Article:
Once Again, Audits Don’t Find Fraud (But Short Sellers Do)

Anyone who is being honest will tell you that financial statement audits don’t find fraud. On the rare occasion they do, but by and large audits are not designed to detect fraud and the auditors don’t have enough fraud detection training.

One solution to this problem is the engagement of forensic accountants to look for fraud. But companies don’t seem to interested in going the extra step.

Today Hewlett-Packard announced that an internal investigation revealed accounting fraud by Autonomy, a company that was acquired by HP last year for more than $10 billion. More specifically, the company said:

HP today announced a non-cash impairment charge of $8.8 billion related to Autonomy in the fourth quarter of its 2012 fiscal year. The majority of this impairment charge, more than $5 billion, is linked to serious accounting improprieties, misrepresentation and disclosure failures discovered by an internal investigation by HP and forensic review into Autonomy’s accounting practices prior to its acquisition by HP. The balance of the impairment charge is linked to the recent trading value of HP stock and headwinds against anticipated synergies and marketplace performance.

HP launched its internal investigation into these issues after a senior member of Autonomy’s leadership team came forward, following the departure of Autonomy founder Mike Lynch, alleging that there had been a series of questionable accounting and business practices at Autonomy prior to the acquisition by HP. This individual provided numerous details about which HP previously had no knowledge or visibility.

Meg Whitman said today in a conference call that the deal to buy Autonomy was “audited by Deloitte,” suggesting that the company had done enough to validate the financials beforehand.

Here’s a fact uncovered by Herb Greenberg: Jim Chanos was short Autonomy, and even published a report on it in July 2011 (before the HP deal closed). That report could have been a road map for HP and its auditors, since it:

  • Raised questions about Autonomy’s claimed size of its e-Discovery business
  • Said the claims of 20% revenue growth were out of line with competitors
  • Said the financial disclosures provided by Autonomy were very poor and didn’t use standard performance metrics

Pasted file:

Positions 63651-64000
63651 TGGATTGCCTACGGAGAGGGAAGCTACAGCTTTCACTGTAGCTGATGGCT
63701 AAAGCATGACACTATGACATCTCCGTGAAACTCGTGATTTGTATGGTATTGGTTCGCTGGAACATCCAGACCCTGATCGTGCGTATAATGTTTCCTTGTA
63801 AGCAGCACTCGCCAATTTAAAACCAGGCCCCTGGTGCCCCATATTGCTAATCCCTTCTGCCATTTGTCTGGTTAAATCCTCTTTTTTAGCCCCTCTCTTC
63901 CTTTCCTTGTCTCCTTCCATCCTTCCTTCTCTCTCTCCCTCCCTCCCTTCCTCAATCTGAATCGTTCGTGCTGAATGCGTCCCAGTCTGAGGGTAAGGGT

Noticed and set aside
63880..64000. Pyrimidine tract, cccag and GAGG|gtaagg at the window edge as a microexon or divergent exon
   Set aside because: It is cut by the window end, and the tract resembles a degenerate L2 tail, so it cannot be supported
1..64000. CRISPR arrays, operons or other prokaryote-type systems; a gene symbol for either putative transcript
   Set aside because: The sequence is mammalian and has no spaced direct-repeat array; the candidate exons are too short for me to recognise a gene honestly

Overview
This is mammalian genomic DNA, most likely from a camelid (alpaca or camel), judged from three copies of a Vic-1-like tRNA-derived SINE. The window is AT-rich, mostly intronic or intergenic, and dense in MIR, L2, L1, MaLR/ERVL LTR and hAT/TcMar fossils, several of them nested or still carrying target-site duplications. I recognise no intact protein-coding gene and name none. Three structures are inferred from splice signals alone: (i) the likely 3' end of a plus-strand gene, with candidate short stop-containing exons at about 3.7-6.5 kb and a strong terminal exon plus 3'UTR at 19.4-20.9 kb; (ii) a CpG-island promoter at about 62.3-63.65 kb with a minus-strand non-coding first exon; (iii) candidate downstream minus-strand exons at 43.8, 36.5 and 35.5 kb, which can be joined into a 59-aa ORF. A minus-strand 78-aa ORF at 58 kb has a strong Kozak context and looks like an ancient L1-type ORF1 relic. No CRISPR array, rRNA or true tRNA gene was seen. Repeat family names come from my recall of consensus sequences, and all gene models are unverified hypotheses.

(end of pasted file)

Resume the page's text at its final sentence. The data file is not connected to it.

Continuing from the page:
• Identified problems with deferred revenue compared to recognized revenue
  • Said cash generation consistently underperformed profitability measures
  • Stated that the claimed margins of Autonomy were suspicious

One huge red flag in the world of financial accounting is cash never catching up to profitability. This was a problem at Enron: the company reported profitability, but never seemed to have the cash to prove it. (Hint: If a company truly has revenue and profits, the cash will materialize.) If we learned nothing else from the Enron case, it should be that results out of line with competitors, strange financial ratios, and illogical cash flow are huge red flags.

Did HP and the auditors ignore these red flags? Were they even aware that they existed?

After the whistleblower came forward, HP engaged PricewaterhouseCoopers to examine Autonomy’s financials. PwC found that revenue, gross margin, and other financial metrics were misstated, apparently intentionally. Essentially, Autonomy is being accused of inflating revenue and mischaracterizing the type of revenue.

HP is asking the Securities and Exchange Commission’s Enforcement Division and the UK’s Serious Fraud Office to investigate. And I imagine lawsuits will quickly be announced, both by HP and by class action lawyers representing shareholders of HP.

When will management and investors learn that financial statement audits are not enough?

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Comments (1)

  • Chris

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    Where were the investment bankers too? A buyside banker should have done a lot more diligence about what the Autonomy was doing. You win a lot more business in the long run by sometimes saying “No”. Did they not see the case flow statements?

    Reply

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